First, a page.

Denver Art Museum: Creativity Resource for Teachers
This website from the Denver Art Museum launched several years ago on the premise that the creativity of artists can inspire the creativity in each of us.  The site houses a wealth of resources that can be sorted by artwork or lesson plan topic and grade level. Each featured artwork includes information about the maker and the inspiration for the piece, as well as things to look for and multimedia resources that may be useful for teaching.  

What websites inspire you?  Which ones do you find yourself returning to over and over again for creative ideas?  Share your websites in the comment section below – I would love to hear about them and add them to my web surfing adventures.

Nicole Stutzman
Director of Teaching Programs and Partnerships

Educator Resources: Mark Bradford

Mark Bradford opens this Sunday, October 16 at the Dallas Museum of Art and you do not want to miss this exhibition.  Bradford’s abstract, large-scale, mixed-media paintings look beautiful and comfortable in the expansive contemporary art galleries at the DMA.  As you plan your own visit or a visit for your students, there is great information about Bradford, his work, and his process available on several websites.  Spend some time with the following resources to learn more about Bradford and to gather ideas for dialogue and studio projects with your students.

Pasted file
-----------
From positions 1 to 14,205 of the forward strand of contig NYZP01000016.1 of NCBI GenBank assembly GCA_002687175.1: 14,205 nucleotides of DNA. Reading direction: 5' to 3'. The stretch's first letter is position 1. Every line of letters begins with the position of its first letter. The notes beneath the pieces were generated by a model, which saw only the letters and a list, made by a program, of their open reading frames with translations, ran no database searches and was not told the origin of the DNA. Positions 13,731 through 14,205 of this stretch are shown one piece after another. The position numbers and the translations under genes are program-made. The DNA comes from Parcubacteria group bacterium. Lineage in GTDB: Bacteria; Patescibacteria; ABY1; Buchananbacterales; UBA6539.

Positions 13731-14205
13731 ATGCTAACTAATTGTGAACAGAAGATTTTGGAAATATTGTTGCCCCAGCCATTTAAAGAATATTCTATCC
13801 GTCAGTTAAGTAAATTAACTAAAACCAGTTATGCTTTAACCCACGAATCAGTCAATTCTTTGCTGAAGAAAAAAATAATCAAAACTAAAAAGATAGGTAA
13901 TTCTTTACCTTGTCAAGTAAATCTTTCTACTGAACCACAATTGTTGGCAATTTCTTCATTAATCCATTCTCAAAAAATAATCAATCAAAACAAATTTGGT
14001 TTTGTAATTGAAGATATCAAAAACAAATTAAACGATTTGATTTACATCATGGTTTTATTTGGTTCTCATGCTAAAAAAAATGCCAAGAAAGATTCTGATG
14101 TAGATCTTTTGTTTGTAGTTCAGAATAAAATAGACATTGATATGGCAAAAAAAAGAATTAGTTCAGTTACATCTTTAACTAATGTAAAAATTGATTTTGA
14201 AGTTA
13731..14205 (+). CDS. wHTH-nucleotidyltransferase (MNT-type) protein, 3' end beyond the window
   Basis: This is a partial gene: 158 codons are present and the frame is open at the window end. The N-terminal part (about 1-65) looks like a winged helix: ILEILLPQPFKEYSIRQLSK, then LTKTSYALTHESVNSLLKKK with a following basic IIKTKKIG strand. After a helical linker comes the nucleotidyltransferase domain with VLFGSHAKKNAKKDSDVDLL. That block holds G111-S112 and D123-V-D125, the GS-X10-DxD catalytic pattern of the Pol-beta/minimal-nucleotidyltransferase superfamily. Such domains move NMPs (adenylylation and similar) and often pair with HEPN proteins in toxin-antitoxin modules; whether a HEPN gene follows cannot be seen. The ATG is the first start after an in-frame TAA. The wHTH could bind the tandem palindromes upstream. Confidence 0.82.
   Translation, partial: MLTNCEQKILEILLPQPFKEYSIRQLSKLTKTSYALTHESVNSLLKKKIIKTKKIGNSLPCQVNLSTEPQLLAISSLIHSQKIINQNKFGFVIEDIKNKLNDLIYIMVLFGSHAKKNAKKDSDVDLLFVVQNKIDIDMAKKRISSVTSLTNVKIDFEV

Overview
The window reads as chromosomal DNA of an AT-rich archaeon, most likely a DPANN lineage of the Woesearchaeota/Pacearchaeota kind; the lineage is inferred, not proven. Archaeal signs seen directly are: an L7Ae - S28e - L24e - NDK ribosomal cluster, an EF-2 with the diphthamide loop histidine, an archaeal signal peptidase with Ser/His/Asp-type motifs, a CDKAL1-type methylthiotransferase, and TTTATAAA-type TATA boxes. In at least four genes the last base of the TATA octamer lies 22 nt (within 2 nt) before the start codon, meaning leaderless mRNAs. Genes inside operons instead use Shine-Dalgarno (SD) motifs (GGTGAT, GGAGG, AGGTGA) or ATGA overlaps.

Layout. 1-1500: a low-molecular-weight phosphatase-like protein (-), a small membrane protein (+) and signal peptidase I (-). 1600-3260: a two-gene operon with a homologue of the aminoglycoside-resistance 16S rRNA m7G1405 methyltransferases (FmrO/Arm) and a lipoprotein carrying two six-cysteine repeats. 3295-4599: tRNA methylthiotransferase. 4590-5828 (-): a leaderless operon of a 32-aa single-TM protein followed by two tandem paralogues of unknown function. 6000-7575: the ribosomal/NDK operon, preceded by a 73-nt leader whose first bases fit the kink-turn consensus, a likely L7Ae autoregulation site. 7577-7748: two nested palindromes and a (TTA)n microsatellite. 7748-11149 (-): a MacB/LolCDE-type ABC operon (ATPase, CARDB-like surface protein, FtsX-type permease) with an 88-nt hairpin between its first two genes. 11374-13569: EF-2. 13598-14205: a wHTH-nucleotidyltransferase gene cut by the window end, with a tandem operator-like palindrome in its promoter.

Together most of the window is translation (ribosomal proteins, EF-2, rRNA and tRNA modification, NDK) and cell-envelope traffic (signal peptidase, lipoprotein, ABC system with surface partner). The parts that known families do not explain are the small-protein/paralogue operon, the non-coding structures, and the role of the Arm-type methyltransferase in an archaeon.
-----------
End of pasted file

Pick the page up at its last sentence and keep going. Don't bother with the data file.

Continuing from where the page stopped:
Potable Water, 2005, Billboard paper, photomechanical reproductions, acrylic gel medium, and additional mixed media, 130 x 196 inches, Collection of Hunter Gray, Photo: Bruce M. White

1.  Pinocchio is On Fire
This is the official website for the exhibition Mark Bradford, organized by the Wexner Center for the Arts in Ohio.  When you visit the site, you have four ways to dive into Bradford’s work. Select “the studio” and view a unique presentation of two videos featuring Bradford talking about his process.   “The art” guides us through a look at several works in the exhibition.  Finally, you can choose “the artist” to learn more about Bradford’s biography, or select “process & materials” to learn more about what media he uses and how he creates.

2.  Art21
This popular PBS documentary about art in the 21st century features Mark Bradford and eighty-five additional contemporary artists presently working in the United States.  Each season of Art21, which is now in its fifth season, explores several thematic episodes that bring together multiple artists for consideration within the specified theme.  Bradford is featured in the “Paradox” episode, season four, which looks at how contemporary artists address contradiction, ambiguity, and truth.  For Bradford and each of the artists featured on the website, visitors can access videos, slideshows, interactive resources, and educational materials.